A pernicious problem with a capital ‘P’
Another festive holiday season draws to a close with yet another spate of petty crimes for police to try to solve. While most burglaries which come to court seem to be committed by adventurous youngsters seeking the adrenalin high of evading detection or capture, others are the work of career criminals. An alarming increase in the number of these burglaries appear to be undertaken to fund a drug habit, particularly methamphetamine addiction.
With a street value of around $1 million a kilogram, meth, ice or P is more than twice that of gold. Feeding a meth addiction obviously takes much more than the average wage or salary and the crimes police uncover which provide that funding are only the tip of a large iceberg.
The physical and mental damage sustained by meth users is matched only by the mayhem and tragedy they inflict on their families, friends and even total strangers.
Children lose their parents, spouses lose their partners and too many people lose their lives while the soulless parasites who deal in this truly evil trade collect huge amounts of money for very little effort.
Nothing can excuse or mitigate the actions of meth producers or dealers. It matters not one jot if their home lives were less than ideal or someone neglected their potty training. They are callous dealers in almost certain death and must be treated as such.
Meth is much easier to produce than gold, quicker than growing cannabis and cheaper than providing a week of roast dinners. It is much more harmful than alcohol abuse and tobacco and as deadly as cancer. It is without doubt the most serious threat we have faced as a nation since the world wars of the last century and we are not ready to meet it by a long way.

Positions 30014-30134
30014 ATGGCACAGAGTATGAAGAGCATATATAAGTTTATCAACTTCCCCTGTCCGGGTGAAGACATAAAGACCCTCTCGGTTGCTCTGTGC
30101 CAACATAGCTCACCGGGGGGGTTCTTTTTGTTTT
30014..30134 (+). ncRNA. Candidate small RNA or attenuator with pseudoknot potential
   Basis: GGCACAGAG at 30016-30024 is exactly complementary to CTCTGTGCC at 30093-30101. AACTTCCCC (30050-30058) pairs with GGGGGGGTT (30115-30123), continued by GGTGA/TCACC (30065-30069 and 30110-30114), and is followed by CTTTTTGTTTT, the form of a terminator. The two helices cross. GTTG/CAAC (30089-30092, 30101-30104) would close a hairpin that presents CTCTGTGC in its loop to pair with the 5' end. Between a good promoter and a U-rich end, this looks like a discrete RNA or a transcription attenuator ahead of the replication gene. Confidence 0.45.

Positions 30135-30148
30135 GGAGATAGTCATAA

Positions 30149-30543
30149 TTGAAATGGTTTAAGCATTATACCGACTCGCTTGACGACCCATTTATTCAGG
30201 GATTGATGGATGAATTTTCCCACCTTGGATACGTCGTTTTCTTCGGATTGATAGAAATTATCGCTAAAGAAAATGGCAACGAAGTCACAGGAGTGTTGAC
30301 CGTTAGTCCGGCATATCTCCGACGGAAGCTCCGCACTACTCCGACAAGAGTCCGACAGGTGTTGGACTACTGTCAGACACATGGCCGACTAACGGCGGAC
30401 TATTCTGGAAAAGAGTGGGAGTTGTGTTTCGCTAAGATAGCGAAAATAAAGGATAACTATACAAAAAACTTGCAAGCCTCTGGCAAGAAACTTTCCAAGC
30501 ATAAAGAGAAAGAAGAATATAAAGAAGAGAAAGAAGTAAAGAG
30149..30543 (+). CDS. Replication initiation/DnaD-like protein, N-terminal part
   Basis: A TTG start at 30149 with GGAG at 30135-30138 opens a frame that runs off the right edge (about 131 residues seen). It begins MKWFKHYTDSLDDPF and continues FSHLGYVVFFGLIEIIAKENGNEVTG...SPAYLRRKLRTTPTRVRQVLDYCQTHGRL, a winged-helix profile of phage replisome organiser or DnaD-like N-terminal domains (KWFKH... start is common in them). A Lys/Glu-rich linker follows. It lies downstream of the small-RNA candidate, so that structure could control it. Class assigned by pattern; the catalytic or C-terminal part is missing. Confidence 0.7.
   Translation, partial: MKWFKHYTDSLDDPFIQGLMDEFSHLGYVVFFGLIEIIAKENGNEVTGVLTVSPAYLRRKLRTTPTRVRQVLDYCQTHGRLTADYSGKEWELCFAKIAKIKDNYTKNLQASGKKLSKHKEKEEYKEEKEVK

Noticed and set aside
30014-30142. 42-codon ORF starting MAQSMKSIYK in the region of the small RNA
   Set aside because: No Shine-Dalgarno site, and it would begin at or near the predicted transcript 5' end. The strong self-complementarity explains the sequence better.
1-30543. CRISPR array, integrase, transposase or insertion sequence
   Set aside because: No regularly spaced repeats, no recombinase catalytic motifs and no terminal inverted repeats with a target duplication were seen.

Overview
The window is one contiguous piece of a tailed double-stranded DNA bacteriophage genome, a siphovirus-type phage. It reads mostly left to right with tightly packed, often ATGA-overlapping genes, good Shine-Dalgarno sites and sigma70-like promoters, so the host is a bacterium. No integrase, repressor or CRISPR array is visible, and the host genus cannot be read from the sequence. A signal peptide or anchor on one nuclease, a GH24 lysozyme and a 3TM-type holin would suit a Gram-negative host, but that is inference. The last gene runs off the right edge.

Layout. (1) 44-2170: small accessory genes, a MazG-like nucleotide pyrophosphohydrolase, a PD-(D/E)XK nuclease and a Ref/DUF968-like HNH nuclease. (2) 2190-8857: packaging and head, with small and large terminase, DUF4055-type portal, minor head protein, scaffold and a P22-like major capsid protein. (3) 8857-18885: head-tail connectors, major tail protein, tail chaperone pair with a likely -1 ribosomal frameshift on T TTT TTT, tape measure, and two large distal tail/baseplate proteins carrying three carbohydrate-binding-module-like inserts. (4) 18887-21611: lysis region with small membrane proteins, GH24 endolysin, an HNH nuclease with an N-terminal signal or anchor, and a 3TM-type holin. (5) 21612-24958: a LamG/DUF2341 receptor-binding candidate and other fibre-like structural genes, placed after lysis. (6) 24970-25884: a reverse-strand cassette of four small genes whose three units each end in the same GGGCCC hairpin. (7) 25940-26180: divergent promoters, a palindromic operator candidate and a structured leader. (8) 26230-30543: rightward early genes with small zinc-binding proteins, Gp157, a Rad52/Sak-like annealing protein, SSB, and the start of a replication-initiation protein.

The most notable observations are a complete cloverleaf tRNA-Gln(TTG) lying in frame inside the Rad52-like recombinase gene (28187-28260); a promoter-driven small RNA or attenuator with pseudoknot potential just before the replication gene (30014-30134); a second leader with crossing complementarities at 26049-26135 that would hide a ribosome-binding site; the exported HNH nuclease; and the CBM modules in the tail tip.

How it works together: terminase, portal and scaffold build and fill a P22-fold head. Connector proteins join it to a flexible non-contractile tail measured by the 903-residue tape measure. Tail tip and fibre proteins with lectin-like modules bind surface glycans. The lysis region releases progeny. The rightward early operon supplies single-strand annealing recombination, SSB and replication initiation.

From their beginnings about 40 years ago, the motorcycle gangs in New Zealand have evolved from egotistical youths on loud machines dressed in infantile regalia to highly organised and disciplined groups not unlike the Mafia in the United States of the 1930s. Some have a national hierarchy and sophisticated offshore associations for drug and raw materials supply, particularly in Asia
While high-profile gangs are shaping up for a turf war to control the highly lucrative drug trade, Tribal Huk in Ngaruawahia and others have taken a stand against the meth trade. In one bizarre incident, a clergyman involved with a gang announced that he had a pistol and intended to shoot meth dealers.
While anyone can called himself a clergyman and any gang member can act against drug dealers they may well be acting out of self-interest to protect their own illegal operations rather than motivated by altruistic concern for the community at large. They are, however, a clear indication that this particular drug is a step too far even for those who engage in other crimes.
What we don’t need, and cannot allow to happen, is vigilante justice between gangs or other groups who no longer seem to have confidence that the police can deal with the situation.
While the courts can, and have, seized bank accounts and assets gained from the proceeds of crime, some dealers quickly stopped investing in expensive assets and live a high life on cash alone or invest offshore.
We need huge new investment in police anti-drug powers and capability, as well as penalties that make the profits in drugdealing pale into insignificance.
That will take political courage and politicians need to be ready to answer some hard questions on the matter.
Meth’ is a growing problem